Trump Fraud Ruling Ripped To Shreds By ‘Mr Wonderful’

By Victor Winston, updated on February 20, 2024

Kevin O'Leary has sounded an alarm for real estate developers eyeing New York.

In a stark warning, Kevin O'Leary, the prominent figure behind O'Leary Ventures and a familiar face on "Shark Tank," has underscored the mounting risks in New York's real estate development sector, drawing attention to a recent punitive damages order against former President Donald Trump as a cautionary tale.

This move, he argues, puts a spotlight on the broader concerns about investing in the state's real estate landscape.

O'Leary is unnerved by what he perceives as an arbitrary decision by a New York judge, which he believes sends a chilling message to the entirety of the real estate investment community in the state. The ruling against Trump, ordering him to pay $355 million, is seen by O'Leary not just as a singular event but as a symptom of a deeper malaise affecting the New York business climate.

His remarks come at a time of increasing scrutiny over the investment appeal of various states, with O'Leary outright labeling New York as a top contender on his list of "loser states." According to him, such states are defined by their policies, high taxes, and competitive regulation, which he views as detrimental to business.

O'Leary's Scathing Critique of New York's Business Environment

Kevin O'Leary doesn't mince words when it comes to his disappointment with New York, driven by a recent court's ruling. He describes the investment climate as an "atrocity" and an "embarrassment," expressing his disillusionment with what he terms as an "assault on real estate." These strong sentiments reflect a broader concern about the state's policy and regulatory framework direction, which, according to him, discourages investment.

O'Leary recommends alternative states for business incorporation and investment, such as North Dakota, West Virginia, Texas, and Oklahoma, which he praises as "winner states." He contrasts these with California, Massachusetts, and New Jersey, criticizing them for similar reasons in New York. His advice is underscored by observations from FOX Business host Charles Payne, who supports O'Leary's stance and adds that $1 trillion in business has transitioned away from New York, predominantly towards Florida and Texas.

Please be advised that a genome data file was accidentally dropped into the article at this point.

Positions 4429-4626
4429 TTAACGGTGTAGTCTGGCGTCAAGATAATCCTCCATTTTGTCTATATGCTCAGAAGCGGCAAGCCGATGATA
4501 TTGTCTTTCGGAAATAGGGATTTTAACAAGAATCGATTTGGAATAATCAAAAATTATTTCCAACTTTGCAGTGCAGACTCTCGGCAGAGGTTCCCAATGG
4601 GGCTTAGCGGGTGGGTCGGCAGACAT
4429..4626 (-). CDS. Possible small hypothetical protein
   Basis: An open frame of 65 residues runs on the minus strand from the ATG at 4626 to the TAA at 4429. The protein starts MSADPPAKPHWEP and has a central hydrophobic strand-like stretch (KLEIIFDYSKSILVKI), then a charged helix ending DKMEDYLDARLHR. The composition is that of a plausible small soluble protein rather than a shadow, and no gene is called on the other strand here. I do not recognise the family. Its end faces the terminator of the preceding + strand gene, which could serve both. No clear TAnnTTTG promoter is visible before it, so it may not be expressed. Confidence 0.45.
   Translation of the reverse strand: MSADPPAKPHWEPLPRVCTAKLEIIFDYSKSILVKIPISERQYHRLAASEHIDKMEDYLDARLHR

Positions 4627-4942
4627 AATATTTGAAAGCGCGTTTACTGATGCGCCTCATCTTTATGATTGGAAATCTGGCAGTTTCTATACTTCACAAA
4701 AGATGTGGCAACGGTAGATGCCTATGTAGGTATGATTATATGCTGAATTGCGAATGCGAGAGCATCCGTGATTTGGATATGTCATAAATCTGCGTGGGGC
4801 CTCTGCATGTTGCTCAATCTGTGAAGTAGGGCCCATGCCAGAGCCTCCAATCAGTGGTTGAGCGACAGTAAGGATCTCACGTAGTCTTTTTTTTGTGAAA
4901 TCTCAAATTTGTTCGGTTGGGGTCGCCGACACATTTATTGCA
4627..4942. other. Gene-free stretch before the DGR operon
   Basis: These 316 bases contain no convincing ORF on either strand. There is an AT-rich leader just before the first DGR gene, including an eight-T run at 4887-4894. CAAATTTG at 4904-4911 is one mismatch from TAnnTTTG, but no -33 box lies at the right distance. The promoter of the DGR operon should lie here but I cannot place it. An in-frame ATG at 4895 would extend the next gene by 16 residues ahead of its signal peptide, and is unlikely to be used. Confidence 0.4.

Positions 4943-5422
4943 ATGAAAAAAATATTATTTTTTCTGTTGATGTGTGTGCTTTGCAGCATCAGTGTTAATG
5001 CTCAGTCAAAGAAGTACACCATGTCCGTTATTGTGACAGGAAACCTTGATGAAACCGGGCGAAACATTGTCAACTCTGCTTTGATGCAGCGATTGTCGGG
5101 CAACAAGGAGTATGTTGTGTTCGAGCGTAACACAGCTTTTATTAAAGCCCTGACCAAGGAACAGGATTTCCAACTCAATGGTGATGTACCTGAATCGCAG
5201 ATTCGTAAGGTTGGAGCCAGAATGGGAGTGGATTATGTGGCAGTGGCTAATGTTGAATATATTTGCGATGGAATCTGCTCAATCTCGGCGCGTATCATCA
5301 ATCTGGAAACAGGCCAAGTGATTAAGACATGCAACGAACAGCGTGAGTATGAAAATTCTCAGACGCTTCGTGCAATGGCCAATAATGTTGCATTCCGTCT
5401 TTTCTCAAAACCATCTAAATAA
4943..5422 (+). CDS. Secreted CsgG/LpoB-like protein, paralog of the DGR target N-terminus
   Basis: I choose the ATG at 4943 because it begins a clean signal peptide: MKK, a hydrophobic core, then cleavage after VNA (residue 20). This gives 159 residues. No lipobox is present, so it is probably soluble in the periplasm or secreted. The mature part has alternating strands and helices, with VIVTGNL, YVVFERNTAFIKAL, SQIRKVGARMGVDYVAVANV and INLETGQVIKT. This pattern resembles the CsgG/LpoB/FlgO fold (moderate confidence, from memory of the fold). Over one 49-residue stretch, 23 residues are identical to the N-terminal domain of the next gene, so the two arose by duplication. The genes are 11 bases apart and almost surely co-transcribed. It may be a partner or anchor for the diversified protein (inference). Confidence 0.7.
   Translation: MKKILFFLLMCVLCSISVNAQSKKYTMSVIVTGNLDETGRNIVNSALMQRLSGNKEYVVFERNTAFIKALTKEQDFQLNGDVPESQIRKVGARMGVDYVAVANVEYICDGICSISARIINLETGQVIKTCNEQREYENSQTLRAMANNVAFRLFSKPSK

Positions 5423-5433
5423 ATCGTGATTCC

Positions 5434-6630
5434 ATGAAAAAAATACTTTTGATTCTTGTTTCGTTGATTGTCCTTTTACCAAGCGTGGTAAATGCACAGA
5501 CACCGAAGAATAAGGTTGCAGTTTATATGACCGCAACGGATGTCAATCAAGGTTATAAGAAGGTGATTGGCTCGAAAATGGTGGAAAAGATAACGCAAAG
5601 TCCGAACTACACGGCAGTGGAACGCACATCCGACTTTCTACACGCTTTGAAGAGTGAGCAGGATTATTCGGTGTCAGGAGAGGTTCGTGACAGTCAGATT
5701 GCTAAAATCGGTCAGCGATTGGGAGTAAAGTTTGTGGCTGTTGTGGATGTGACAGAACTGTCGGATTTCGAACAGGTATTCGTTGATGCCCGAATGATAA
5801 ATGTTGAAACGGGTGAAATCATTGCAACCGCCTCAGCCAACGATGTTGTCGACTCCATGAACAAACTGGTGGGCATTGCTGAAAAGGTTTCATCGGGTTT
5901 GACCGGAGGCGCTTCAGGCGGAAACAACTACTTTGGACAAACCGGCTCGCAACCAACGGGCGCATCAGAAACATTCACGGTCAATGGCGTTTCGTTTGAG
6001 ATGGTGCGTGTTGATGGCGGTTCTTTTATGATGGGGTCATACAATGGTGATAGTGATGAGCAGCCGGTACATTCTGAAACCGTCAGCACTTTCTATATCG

According to Charles Payne:

Forget about the Trump factor. It's not about that. What does this say to everybody that wants to do work in New York and wants to risk capital? … this judge arbitrarily decided that this is the right amount. I don't understand it. No developer does. It's an atrocity. It's an embarrassment, but it's an assault on real estate.

Migration of Capital: A Tale of "Winner" and "Loser" States

The narrative of states losing or gaining business is intricate, tied to tax structures and policy and perceptions of regulatory fairness and operational freedom. O'Leary's critique is harsh but echoes a sentiment felt by many investors who are wary of committing resources to environments perceived as hostile or unpredictable. Payne's commentary amplifies this concern, pointing out the tangible shift of a trillion dollars in business predominantly to states with more favorable conditions.

The discourse turns towards New York's additional challenges, notably crime and regulatory increases. These factors, alongside the punitive damages ruling, paint a grim picture of New York's appeal to existing and potential investors. The dialogue initiated by O'Leary and supported by Payne is not just about the monetary figures but about the broader implications for New York's future as a hub for innovation and development.

In conclusion, the themes of investment climate attrition in New York, contrasted with the appeal of "winner states," capture the current narrative shaped by Kevin O'Leary's cautionary words. His branding of New York as a "loser state" amidst a competitive and ever-evolving national business landscape underscores the challenges and decisions facing real estate developers and investors alike.

This story is not merely about the legal case against Donald Trump but a larger dialogue on the feasibility and wisdom of risking capital in New York's current business environment, which O'Leary and Payne articulate with unmistakable concern.

About Victor Winston

Victor is a freelance writer and researcher who focuses on national politics, geopolitics, and economics.

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